Written by Larry Forrester and Herbert J. Wright
Directed by Rob Bowman
Season 1, Episode 8
Production episode 40271-110
Original air date: November 16, 1987
Captain’s Log: The Enterprise rendezvous with a Ferengi vessel, which keeps them waiting for several days, telling them to “stand by.” Picard, meanwhile, has been suffering headaches, and Crusher can’t find a cause, though she does give him a painkiller.
DaiMon Bok, the commander of the Ferengi vessel, finally breaks the silence to say that he has a mutual problem to discuss in person and agrees to beam aboard in an hour. A Constellation-class starship comes into the system—Bok explains that it’s under his control. It’s a gift for Picard, whom Bok describes as “the hero of the Battle of Maxia.” That’s the hifalutin’ name the Ferengi give to an encounter Picard had under his previous command, the U.S.S. Stargazer, nine years previous, during which he fought an unidentified vessel and destroyed it. He had to abandon ship.
Bok explains that the “unidentified” ship was Ferengi, and the approaching ship is, in fact, the Stargazer, which Bok has salvaged—and gives it to Picard as a gift (to the chagrin of his first and second officers, who were expecting profit).
Picard tells the others what happened nine years ago: a vessel attacked the Stargazer for no reason. Out of desperation, Picard ordered the ship into maximum warp for half a second, stopping right at the enemy vessel—which thought the Stargazer was in two places at once for a moment—and enabling the Stargazer to destroy it while they fired at the false image. That tactic is now known as “the Picard Maneuver.”
An away team beams over. Picard is overcome with memories—and then, when he goes to his old quarters, is overcome with pain. A device in his footlocker glows—and a matching device on the Ferengi vessel is operated by Bok, who wants revenge on the “hero of Maxia.”
Data informs Riker that Picard’s personal log downloaded from the derelict tells a different story from the historical record. Picard ordered an unprovoked attack on the Ferengi ship, which was under a flag of truce. Riker must report this to Starfleet Command, even as Data tries to determine whether or not it’s a fake.
Picard’s headaches grow worse. He’s been remembering the Stargazer‘s last voyage in his dreams, and he’s no longer sure if the logs were faked, if perhaps he did destroy the Ferengi ship for no reason. Crusher cannot determine the cause, but she does provide a sympathetic ear and a sedative so he can sleep.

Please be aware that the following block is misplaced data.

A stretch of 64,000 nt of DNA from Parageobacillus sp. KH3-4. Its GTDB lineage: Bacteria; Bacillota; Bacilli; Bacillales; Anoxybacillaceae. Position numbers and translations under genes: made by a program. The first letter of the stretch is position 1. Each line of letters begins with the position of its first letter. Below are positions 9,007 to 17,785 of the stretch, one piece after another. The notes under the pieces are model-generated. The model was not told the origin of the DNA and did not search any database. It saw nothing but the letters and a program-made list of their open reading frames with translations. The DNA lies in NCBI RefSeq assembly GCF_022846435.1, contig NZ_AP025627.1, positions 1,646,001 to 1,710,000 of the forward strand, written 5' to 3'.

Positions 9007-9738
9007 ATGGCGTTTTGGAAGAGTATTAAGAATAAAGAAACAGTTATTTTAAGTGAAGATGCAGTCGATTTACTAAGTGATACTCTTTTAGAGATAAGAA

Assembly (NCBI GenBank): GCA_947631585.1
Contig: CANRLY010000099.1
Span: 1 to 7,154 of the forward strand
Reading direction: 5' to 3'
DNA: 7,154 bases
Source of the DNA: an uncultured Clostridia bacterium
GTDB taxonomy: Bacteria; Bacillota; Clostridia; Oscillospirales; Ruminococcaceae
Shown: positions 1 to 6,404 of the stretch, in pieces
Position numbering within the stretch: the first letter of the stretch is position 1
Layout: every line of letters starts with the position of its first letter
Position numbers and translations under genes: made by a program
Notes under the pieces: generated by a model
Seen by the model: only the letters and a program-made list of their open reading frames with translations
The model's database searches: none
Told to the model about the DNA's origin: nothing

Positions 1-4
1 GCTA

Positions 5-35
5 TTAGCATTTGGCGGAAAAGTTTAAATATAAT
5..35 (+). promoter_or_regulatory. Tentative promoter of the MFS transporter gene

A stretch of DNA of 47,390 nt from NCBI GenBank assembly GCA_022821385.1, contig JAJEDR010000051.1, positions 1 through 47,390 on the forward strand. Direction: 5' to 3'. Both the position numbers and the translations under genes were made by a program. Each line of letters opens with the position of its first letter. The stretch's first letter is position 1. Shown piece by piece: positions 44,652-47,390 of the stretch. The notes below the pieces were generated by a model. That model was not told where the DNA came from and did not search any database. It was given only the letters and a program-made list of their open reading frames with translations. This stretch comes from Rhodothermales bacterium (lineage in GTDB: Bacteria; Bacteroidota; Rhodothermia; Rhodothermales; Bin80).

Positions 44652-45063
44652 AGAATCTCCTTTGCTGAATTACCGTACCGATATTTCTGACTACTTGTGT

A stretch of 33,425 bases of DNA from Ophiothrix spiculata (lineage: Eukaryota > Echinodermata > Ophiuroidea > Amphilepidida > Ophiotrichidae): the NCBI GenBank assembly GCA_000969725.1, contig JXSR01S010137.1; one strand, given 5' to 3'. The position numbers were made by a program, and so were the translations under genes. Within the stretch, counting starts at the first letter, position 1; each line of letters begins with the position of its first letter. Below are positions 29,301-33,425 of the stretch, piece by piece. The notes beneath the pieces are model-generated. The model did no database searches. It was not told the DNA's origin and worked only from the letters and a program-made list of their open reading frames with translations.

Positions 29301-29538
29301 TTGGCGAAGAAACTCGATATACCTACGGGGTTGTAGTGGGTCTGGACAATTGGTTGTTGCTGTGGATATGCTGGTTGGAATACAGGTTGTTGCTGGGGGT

But the sedative is no match for funky alien mind-control tech. (And honestly, when is it ever?) Bok turns the device up to 11, and Picard wakes up and hallucinates the Battle of Maxia.
The next morning, Picard seems well rested, and orders Riker to release the tractor beam on the Stargazer, allegedly to preserve power. Then Crusher, Troi, and Wes realize that some low-intensity transmissions from the Ferengi ship match anomalies in Picard’s brain scan—just in time for Picard to beam over to the no-longer-tethered Stargazer.
Bok is also on board the Stargazer, now holding the alien device. He orders shields raised, and explains to Picard that the DaiMon of the ship Picard destroyed nine years earlier was his son, and this whole thing is his revenge on his son’s murderer.
After Bok beams out, Picard starts reliving the battle, with the computer—set by Bok—responding to his verbal commands. The Enterprise manages to get the Stargazer back in a tractor beam, and—with help from a frantic Riker—Picard has the wherewithal to destroy the sphere.
Bok’s first officer relieves him of command for engaging in an unprofitable venture, Picard beams back on board, and the Enterprise tows the Stargazer home.
Thank You, Counselor Obvious: Troi senses something odd with Picard, and again something odd later on, but none of it is particularly useful, and it’s the Crusher family that does the work in figuring out what’s wrong. Nothing she senses is in any way useful.
Can’t We Just Reverse The Polarity?: “By comparing the Stargazer‘s main computer log to Captain Picard’s personal log, I found checksum discrepancies, sir.”
“What does that mean?”
“All information is time-coded by entry, and the bits, when totaled, produce an aggregate amount, which—”
“I don’t want a computer science lesson, Data!”
Data starts to explain the faked log, with Riker cutting off the babbling, which is quite likely the only time the word “checksum” has been used in dialogue in the history of Star Trek.